Approximately 23 million years ago, several volcanoes erupted, forming the otherworldly geologic wonderland that is now known as Pinnacles National Park. According to geologists, the volcanic region once sat 195 miles to the southeast of the park, but tectonic forces have since moved portions of the volcanic field to its current location. Today, Pinnacles is still shifting northwest at an average of two inches a year.
The park lies in the southern portion of the Gabilan Range, a northwest-southeast trending range found within the California Coast Ranges system. Elevations in the park are modest, ranging from just 824 feet to 3,304-feet at the top of North Chalone Peak. But the park protects more than 26,000 acres of volcanic spires, pinnacles, cliffs, and peaks east of the Salinas Valley in California.
Despite being established as a national monument in 1908, the park did not receive national park designation until 2013, making it one of the newest national parks in the states. The park, which is renowned for its spectacular monoliths and spires, varied wildlands, and rich diversity, is divided into two parts, the East and West Divisions.
Both sides of the park feature impressive geologic formations and house a variety of hiking and rock-climbing opportunities. The east side receives more visitors and provides more facilities and attractions, like the Pinnacles Visitor Center, Bear Gulch Nature Center, and Bear Gulch Cave and Reservoir. The west side, however, is characterized by the park’s iconic rocky spires and contains several impressive hiking trails. There are no roads connecting the east and west entrance to the park, so visitors have to choose which part of the park they want to explore or make a 5+ mile trek to the other side on foot.
Although the park is best-known for its stunning rock formations, it also provides a safe haven for a variety of plants and animals. From canyon bats to mountain lions, Pinnacles houses a mosaic of different habitats. In fact, the park houses several sensitive species including the big-eared kangaroo rat, Pinnacles shield-back katydid, and Gabilan slender salamander.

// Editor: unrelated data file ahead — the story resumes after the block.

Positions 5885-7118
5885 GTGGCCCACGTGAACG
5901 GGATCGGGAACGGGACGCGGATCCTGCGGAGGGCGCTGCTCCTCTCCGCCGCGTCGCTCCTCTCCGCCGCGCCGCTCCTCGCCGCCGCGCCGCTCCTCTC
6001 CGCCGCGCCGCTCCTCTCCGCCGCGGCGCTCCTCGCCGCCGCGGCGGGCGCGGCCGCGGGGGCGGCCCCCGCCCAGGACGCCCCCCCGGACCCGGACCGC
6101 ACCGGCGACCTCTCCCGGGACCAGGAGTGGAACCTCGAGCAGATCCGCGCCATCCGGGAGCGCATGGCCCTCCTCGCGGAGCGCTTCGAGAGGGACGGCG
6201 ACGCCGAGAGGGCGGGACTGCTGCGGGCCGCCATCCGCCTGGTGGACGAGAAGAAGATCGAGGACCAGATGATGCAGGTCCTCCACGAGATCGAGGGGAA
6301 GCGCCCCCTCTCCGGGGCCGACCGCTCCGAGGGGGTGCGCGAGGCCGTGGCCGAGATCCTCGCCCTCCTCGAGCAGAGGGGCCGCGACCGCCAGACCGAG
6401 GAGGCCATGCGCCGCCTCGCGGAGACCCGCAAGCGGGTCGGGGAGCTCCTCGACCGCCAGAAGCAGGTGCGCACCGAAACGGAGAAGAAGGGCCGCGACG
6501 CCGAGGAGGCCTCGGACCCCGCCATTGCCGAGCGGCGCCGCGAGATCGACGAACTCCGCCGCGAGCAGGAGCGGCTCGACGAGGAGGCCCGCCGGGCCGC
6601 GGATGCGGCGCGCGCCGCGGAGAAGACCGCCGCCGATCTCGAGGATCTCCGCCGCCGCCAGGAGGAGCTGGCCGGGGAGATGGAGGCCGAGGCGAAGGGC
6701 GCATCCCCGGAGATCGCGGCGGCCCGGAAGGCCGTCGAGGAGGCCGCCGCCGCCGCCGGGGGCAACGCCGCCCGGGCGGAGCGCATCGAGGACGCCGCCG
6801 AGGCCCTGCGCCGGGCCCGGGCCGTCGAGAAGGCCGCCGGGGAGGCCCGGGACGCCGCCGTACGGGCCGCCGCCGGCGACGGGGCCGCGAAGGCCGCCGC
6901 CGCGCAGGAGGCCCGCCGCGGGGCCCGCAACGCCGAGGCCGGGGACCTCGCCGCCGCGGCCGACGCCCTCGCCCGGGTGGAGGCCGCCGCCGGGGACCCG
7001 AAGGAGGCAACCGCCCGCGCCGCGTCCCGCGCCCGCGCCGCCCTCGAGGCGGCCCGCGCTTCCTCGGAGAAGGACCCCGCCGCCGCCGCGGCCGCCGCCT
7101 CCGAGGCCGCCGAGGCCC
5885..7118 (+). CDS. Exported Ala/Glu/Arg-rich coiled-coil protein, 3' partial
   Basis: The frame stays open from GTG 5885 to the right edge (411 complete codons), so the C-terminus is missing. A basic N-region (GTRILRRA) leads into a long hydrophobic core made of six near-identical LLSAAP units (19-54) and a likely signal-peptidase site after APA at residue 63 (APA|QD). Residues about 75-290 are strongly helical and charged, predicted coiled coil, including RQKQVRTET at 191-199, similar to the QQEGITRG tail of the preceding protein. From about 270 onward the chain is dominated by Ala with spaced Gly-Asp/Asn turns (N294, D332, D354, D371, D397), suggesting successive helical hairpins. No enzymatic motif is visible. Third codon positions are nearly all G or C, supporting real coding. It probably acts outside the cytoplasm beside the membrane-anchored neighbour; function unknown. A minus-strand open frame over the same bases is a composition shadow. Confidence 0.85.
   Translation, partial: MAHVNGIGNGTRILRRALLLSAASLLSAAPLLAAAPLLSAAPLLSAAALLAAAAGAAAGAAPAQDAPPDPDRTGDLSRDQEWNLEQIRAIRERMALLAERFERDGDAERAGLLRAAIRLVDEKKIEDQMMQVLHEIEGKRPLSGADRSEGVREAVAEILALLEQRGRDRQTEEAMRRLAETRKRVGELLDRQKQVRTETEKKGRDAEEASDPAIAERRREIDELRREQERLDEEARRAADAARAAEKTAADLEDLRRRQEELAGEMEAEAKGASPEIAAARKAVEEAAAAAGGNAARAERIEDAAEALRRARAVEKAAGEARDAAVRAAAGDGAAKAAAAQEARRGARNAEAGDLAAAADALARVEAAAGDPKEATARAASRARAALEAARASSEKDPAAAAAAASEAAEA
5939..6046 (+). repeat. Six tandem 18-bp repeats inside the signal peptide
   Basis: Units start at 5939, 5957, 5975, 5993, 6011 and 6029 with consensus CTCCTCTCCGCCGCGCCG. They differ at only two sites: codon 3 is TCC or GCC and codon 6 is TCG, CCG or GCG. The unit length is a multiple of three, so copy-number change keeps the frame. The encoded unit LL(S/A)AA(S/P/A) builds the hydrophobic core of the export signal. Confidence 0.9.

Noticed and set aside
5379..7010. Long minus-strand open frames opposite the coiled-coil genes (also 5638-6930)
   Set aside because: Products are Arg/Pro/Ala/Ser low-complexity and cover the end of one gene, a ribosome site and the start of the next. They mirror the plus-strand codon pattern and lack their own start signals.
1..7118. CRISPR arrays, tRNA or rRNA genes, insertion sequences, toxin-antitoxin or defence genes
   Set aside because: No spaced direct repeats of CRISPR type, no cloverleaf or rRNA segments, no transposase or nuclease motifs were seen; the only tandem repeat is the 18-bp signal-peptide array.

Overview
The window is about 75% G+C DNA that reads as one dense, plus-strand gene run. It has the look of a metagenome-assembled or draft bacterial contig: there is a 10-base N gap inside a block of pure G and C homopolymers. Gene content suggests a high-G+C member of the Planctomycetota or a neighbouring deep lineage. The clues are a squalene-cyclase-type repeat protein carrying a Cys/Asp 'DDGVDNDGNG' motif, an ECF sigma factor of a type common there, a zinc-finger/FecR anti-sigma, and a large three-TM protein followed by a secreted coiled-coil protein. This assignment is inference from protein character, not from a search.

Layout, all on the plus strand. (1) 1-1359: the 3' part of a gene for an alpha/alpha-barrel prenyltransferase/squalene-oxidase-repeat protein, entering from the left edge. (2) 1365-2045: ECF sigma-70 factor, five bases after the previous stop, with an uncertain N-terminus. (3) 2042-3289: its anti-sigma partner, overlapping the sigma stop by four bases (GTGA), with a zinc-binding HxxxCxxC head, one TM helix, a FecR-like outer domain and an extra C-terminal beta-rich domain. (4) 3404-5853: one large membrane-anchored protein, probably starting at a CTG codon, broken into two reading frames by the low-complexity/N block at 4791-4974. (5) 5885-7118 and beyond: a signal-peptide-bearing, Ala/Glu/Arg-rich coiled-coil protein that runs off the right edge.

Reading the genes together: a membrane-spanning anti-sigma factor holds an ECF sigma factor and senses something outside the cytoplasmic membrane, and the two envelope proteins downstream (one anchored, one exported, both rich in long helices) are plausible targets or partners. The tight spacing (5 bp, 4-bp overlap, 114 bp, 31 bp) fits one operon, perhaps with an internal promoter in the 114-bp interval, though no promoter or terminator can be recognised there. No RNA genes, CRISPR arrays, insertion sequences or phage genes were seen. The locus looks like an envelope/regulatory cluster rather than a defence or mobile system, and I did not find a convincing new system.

Pinnacles has long-been considered a mecca for rock climbing. The park’s rocky spires and pinnacles make it the perfect landscape for all levels of rock climbing and popular routes are clearly marked and accessible. Several companies also offer climbing lessons and multi-day rock climbing camps at Pinnacles.
Visitors that aren’t looking to climb the park’s namesake rock formations can take advantage of 32 miles of trails that travel through quirky formations and talus caves. Hikes vary from flat stretches of grasslands to strenuous climbs.
Found in the east end of the park, the High Peak Loop is one of the park’s most iconic hiking trails. This rocky and steep 5.3-mile trek leads to the park’s most impressive namesake spires, offering stunning views along the way. The trail passes several streams, travels through talus caves, and climbs through the park’s beloved pinnacles. Needless to say, if you only have time for one hiking trail, the High Peaks loop is the one to explore.
High Peaks from North Chalone Peak
Climb to the highest peak in the park via the Rim Trail to the Chalone Peak trail. This 7.7-mile out and back trail follows the reservoir before turning south towards the park’s highest point. The trail ascends beyond iconic pinnacles like The Sisters, the Love Handles, Ridge Rock, and The Hatchet before reaching an old fire lookout on North Chalone Peak.
Another iconic footpath in the park, the Bear Gulch Cave trail is a 1.8-mile, family-friendly trek to one of the park’s most beloved talus caves. The trail ascends a stunning boulder-filled gorge on the east side of the park. The trail begins beneath a canopy of trees before reaching a small tunnel and a staircase that leads through the cave. Don’t forget to pack a flashlight, you’ll be traveling through complete darkness as you make your way over a series of rocks and to a split in the trail.
Balconies Cave is found on the west side of the park and is a fun 2-mile out and back trek through volcanic rock formations and through the dark passages of Balconies Cave. Balconies Cave can be reached via the Chaparral Trailhead on the west side of the park, or for a longer adventure, hikers can reach the cave from the Old Pinnacles Trailhead on the east side of the park or via the High Peaks – Balconies Cave Loop. The most direct route is from the Chaparral Trailhead, leads hikers over a series of large rock formations next to Machete Ridge and beneath the Chockstone Dome.
There are no hotels, cabins, or resorts in Pinnacles National Park. The only campground in the park, Pinnacles Campground, is located on the east side of the park and offers ten and group camping, along with RV sites.
There are, however, a handful of accommodations nearby including the Inn at Pinnacles, Valley Harvest Inn, Keefer’s Inn, and Days Inn King City. Inn at Pinnacles sits just a few miles from the park entrance on the Chalone Vineyard. Guest suites are limited, so you’ll need to make reservations well in advance. The Valley Harvest Inn is 10 miles from the park and Keefer’s Inn is 30 miles from the park. If you can’t snag a reservation, there are a handful of motels and Airbnb’s scattered throughout small towns nearby.